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Martin Bewick

A Viewfinder

The pasture greyed, the rattling beck mute
behind secondary glazing, the fizz of pylons too,
in a day of scarce light. The aperture of a former
home is wide as the hours require, and
each year now we shovel our signifiers,
brushing leaves across our yards as the wind
lifts. But there is no wind. Beyond the old
neighbours’ place, twenty on foot and four in
the car, an ombré smudge of tones settles –
hawthorn, sodden, briars sagging, and mud
deep, kicked up by cows gone to the byre
for milking, or fell sheep, if there were sheep.
The power station, a blackened copse somewhere
about the edge of land, fading, its cooling
towers merged with vapours that lift, sink,
sink as the sea of Hibernia turns away, its
back brushing the pile of exhausted chimneys,
almost gone, almost deconstructed. Concrete
follies of a folly in a half-life of feeding families
now lost in their own decommission. Kids now
all grown up with kids of their own and those kids
with kids. In this the division between subject and
object. Ambiguity felt as uncommon knowledge,
as our own approximate selves, knowledge frozen
to make fear dormant, fear of nothing, foam
surfing across the pebbles, the air still and
no new windmills turning beyond our vision.
This attenuated point between fog and rain.
Beyond where the trees stood, the trees cut down
where the west is lost to water. The invisible men
who packed the market squares gone back
south for new contracts, their rented terraces at
the edge of towns vacant, earth settling from that
last ploughing, our minding of this, recurring,
seen through a blue filter and smear of vaseline
and clearing some hairs from before your eyes.
Taking photos on an old SLR as if we lived here,
still. A next horizon never really reached,
only encountered in thought again, again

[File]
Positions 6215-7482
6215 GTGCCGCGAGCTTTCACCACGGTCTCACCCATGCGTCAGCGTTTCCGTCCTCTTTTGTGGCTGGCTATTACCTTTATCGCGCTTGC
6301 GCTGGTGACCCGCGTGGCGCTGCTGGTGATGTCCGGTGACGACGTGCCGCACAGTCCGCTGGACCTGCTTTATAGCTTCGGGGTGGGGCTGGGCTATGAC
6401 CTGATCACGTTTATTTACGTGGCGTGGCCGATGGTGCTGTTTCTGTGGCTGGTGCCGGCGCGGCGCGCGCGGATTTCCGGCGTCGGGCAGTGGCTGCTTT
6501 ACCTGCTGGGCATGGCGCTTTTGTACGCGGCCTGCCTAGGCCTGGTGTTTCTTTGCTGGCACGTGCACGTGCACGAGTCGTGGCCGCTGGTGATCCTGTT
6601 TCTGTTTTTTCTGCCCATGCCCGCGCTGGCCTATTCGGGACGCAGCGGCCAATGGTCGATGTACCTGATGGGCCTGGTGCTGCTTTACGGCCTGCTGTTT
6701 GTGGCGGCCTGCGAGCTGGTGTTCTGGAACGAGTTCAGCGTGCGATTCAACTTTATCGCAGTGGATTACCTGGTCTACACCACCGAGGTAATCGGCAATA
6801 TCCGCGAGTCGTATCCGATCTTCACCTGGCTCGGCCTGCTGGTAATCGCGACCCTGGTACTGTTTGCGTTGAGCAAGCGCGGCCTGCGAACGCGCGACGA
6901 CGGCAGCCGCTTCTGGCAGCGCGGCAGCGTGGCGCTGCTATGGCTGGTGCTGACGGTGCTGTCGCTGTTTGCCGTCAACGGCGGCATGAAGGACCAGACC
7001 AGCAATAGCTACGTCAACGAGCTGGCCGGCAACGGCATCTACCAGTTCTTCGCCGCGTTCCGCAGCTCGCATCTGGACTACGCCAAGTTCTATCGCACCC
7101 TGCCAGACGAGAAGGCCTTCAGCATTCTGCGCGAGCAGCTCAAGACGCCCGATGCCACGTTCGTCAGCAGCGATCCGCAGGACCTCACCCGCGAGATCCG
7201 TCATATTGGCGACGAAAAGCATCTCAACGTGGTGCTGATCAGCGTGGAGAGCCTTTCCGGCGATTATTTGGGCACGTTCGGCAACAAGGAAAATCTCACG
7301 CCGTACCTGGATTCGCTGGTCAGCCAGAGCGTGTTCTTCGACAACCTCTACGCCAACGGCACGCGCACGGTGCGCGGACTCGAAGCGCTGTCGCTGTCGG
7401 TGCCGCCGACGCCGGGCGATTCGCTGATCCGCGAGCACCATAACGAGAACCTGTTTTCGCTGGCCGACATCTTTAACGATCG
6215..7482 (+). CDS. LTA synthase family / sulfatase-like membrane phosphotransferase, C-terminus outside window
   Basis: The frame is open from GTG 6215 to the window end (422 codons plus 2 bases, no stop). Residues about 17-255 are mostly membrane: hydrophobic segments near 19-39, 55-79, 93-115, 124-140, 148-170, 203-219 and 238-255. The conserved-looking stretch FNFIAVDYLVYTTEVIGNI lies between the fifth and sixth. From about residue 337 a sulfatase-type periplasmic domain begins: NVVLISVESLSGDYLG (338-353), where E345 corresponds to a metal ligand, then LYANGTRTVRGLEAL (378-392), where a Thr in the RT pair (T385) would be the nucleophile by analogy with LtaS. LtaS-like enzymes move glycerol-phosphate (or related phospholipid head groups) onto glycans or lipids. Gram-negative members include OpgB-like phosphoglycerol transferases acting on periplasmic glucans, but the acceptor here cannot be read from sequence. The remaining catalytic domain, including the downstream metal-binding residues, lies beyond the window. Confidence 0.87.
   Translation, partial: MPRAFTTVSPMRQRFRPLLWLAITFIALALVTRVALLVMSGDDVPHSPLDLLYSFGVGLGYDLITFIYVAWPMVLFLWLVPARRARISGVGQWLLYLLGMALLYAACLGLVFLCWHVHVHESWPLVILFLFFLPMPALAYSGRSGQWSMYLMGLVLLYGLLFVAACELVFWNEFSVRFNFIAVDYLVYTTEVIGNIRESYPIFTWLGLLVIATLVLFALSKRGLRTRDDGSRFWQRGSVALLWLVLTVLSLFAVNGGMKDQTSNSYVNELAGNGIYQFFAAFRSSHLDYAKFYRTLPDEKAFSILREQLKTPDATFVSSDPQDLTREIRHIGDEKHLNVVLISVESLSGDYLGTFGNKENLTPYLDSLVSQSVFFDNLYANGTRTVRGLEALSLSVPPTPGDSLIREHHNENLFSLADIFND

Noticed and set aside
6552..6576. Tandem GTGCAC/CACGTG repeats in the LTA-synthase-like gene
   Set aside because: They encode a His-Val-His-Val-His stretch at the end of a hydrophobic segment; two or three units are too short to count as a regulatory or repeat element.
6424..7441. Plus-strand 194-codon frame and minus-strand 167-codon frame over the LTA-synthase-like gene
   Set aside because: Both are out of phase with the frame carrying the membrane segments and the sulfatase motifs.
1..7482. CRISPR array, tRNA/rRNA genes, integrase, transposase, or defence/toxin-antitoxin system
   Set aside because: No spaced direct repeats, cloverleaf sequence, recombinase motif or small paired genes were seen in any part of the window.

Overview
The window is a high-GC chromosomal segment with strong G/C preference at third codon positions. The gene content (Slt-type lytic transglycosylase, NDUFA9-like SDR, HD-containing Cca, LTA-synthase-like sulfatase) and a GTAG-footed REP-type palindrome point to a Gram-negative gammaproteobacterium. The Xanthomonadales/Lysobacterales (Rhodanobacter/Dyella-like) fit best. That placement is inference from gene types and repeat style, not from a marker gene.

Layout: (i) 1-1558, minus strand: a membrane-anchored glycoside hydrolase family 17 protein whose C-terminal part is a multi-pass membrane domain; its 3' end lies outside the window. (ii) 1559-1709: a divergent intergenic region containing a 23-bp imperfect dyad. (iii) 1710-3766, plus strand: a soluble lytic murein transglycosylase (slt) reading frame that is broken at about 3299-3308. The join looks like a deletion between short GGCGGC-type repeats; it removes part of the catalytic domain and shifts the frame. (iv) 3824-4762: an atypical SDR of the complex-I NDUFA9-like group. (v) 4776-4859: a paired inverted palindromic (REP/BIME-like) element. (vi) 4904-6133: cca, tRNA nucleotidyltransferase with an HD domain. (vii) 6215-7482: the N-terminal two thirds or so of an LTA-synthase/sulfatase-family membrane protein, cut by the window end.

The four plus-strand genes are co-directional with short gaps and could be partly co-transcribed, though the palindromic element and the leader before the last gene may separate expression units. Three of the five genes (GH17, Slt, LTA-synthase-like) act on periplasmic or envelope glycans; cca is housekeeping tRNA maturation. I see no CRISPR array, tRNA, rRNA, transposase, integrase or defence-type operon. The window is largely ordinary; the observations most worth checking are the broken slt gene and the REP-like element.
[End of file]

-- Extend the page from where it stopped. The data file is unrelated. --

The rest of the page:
MW Bewick’s first collection of poetry, Scarecrow, was published in 2017. He is the co-founder of independent publisher Dunlin Press and an organiser at Poetrywivenhoe in Essex, where he lives. Recent publication credits include London Grip, The Sentinel Literary Quarterly, Coast to Coast to Coast and The Interpreter’s House. @mwbewick

 

Carola Groom

Earth Science News

It says on the news
small things are dying.
Insects and human sperm
are three-quarters gone.

I will plough my fears
into the earth. I will shake
kisses from an envelope
and plant them on you.

Flowers grow on your face,
bright and rampant but
they brown and shrivel.
Seed-heads swell and burst.

Oh husbandry! How the spores
rattle as they fly, six legs
like wind-chimes and wings
of rainbow cellophane!

But that cold hill I ploughed
is barren, as the Romans knew
and others have since learned.
In the brackish furrows

my fears grow wriggling tails
and burrow deep by instinct,
till questing little heads
meet the ovum at the core.

It says on the news
there’ll be a slowdown
in our planet’s rate of spin.
Next year I harvest earthquakes.

 

Carola Groom is a Saddleworth-based writer and social researcher. She writes novels and poems, and has some experience as a book reviewer and leader of creative writing sessions in schools.

 

Mattias Thomas

No Rosetta Stone

Something more than routine cotton,
more than mother mooning proud over nothing.
This worm-knot in my muscle is a fist for something solid,
a proof of endeavour, a peg in a hollow.

There will be no evidence left, no artefacts, or treasure.
A vast silver cloud, an imagining of data
– ephemeral, and digital, and null.

There will be no Rosetta Stone for our daughters and sons.
We are erasing our own place in history,
deleting our existence with keystrokes and buttons.

There are so many copies of us now,
we have become plankton.
We are amoeba, self-duplicating,
a series of zeros and ones.

 

Mattias Thomas is a half-Swedish husband and father from Barry Island, South Wales. He studied English at Oxford University before dropping out to work for the family gardening business. He has been writing poetry for 17 years to moderate acclaim from his gran.

Alison Lock

The Blessing

After you were born, we planted a tree
– a sapling pear.

The glint of a spade in the afternoon sun; a signal
for the soil to nourish with tenderness

a ritual renewed by the sound of a new born’s snuffle.
In time, the blossom is as white as your flesh

is pink.  Fragile heads flicker in the breeze.
A salutation to Hera.

Then come the fruits, kernels of creation.